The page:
5 of 5 stars.
This tragic tale is very short and exquisitely beautiful in the most heart-breaking way. However, the beauty and the tragedy revealed themselves subtly and late in the story. Like, Carrie Vaughn’s “Fishwife” that’s also included in the same anthology, and the short stories included in Mermaids and Other Mysteries of the Deep, this tale centers around a sea-creature of folklore and mythos. Usually, these stories have themes related to dysmorphia, feeling otherness in one’s body, or gender dysphoria, feeling detached from one’s gender.
The titular character has recently lost her grandfather who raised her on the New England coast after her mother left and never returned. Her truest friend, and secret love–albeit unrequited, is Michael whom she calls her gentleman caller, and he plays the part by bringing her flowers and cooking meals for her weekly. Alas, Michael is gay.
Elizabeth has a deeper, darker secret that Michael knows about–but they don’t talk about it. But he helps her with it, when the pain is too much. He will gently sponge her down with salty water to ease the discomfort as her body morphs into that of a sea-creature . . .
Admittedly, at first, I mistook the physical transformations in Elizabeth as symbolic of the gender dysphoric relationship between two people whose sexualities do not align–not that everything needs to be symbolic in literature . . . But Elizabeth’s pain outweighed my early thoughts:
Now he’s running the sponge down her back, beginning at the nape of her neck and ending at the cleft between her buttocks. This time, the pain is bad enough she wants to double over, wants to go down on her knees and vomit. But that would be weak, and she won’t be weak. Michael used to bring her pills to dull the pain, but she stopped taking them almost a year ago because she didn’t like the fogginess they brought, the way they caused her to feel detached from herself, as though these transformations were happening to someone else.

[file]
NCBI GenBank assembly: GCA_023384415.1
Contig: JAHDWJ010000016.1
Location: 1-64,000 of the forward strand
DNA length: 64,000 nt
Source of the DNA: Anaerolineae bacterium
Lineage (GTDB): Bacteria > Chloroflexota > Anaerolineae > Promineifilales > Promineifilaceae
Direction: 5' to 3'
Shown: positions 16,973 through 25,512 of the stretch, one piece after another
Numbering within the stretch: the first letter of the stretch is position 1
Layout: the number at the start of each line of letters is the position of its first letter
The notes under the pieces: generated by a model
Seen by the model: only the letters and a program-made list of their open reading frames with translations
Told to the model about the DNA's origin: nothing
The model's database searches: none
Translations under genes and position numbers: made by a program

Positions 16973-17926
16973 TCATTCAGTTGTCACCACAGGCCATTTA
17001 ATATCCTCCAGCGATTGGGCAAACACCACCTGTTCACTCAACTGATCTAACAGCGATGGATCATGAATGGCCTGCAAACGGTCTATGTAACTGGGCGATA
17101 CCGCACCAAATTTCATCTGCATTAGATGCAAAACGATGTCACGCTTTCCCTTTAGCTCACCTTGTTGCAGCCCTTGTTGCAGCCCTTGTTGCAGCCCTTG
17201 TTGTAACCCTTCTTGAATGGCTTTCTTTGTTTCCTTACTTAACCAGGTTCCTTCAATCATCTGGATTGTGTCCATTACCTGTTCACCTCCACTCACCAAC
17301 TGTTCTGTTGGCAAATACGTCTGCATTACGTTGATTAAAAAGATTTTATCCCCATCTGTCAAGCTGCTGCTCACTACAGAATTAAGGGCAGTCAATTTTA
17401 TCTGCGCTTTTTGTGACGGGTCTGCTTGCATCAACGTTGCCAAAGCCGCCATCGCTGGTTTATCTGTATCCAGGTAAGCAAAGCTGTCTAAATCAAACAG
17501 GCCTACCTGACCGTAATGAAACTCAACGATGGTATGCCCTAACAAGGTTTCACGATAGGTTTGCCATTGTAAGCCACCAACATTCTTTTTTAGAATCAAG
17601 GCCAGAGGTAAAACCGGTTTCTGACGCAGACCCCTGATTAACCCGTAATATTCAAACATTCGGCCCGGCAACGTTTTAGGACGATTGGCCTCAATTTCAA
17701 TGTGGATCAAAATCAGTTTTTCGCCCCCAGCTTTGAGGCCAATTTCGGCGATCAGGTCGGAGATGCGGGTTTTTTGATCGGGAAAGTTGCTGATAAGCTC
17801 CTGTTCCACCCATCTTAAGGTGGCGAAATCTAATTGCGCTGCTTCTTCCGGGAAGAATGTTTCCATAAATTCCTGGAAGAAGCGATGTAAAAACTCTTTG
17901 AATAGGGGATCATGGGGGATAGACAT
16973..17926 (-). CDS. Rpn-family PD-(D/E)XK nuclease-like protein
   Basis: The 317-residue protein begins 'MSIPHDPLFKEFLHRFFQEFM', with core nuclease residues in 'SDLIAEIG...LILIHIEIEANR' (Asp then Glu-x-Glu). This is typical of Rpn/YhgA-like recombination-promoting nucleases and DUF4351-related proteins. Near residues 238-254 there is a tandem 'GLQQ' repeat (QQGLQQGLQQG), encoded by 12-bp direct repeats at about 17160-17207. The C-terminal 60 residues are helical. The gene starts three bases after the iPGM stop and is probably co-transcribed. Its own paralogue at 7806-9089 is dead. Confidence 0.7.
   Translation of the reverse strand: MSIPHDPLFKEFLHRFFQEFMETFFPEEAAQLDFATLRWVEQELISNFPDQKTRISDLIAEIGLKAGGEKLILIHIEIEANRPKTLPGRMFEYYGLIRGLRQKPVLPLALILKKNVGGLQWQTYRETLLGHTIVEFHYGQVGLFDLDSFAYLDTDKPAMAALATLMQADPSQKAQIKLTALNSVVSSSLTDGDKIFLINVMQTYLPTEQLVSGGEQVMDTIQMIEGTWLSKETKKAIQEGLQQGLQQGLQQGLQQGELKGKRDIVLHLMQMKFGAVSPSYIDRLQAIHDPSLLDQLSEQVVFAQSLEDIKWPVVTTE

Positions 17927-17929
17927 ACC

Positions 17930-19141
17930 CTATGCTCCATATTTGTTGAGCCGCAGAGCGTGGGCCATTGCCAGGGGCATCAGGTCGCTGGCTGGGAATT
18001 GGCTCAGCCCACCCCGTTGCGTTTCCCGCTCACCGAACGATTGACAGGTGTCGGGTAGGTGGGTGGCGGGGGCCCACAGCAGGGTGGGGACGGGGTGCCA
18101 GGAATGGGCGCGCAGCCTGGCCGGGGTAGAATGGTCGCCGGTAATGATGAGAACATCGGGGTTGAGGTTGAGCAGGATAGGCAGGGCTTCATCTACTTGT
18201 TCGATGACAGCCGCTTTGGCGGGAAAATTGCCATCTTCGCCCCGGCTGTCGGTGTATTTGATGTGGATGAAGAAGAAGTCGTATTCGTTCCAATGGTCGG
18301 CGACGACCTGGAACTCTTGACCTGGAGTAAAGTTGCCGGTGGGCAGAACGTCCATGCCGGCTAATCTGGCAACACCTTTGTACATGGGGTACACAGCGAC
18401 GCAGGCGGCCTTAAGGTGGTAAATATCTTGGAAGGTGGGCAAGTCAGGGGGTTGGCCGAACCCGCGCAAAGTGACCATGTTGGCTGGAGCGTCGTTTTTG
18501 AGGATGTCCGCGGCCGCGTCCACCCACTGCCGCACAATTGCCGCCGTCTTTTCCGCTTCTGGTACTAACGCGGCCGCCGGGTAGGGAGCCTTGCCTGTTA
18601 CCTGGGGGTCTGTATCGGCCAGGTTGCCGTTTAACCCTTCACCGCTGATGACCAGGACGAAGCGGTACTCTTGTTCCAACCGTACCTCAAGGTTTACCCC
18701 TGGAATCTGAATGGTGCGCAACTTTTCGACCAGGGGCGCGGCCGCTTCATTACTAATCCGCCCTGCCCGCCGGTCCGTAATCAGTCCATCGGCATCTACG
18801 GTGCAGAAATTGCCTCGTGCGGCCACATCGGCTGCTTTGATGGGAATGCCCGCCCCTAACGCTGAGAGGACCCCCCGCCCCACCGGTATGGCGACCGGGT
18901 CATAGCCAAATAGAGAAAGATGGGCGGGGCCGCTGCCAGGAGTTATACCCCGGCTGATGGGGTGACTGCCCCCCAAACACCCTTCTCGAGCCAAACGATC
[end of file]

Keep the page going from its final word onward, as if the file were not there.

I’ve seen this pain intimately a couple times in my life, and it’s name was cancer. And like Michael, I was on the sideline helpless and trying to help.
“Betsy, you don’t have to be so strong,” he tells her, and she hates the pity in his voice. “I know you think you do, but you don’t. Certainly not in front of me.” She takes the yellow sponge from him, her hands shaking so badly she spills most of the saltwater remaining in the bowl, but still manages to get the sponge sopping wet . . .
This tale is highly recommended. I had previously encountered Caitlin R. Kiernan’s excellent “The Mermaid of the Concrete Ocean”. “The Transition of Elizabeth Haskings” appears in New Cthulhu 2: More Recent Weird edited by Paula Guran after originally appearing in Sirenia Digest #74, January 2012.
[Check out my other reviews here.]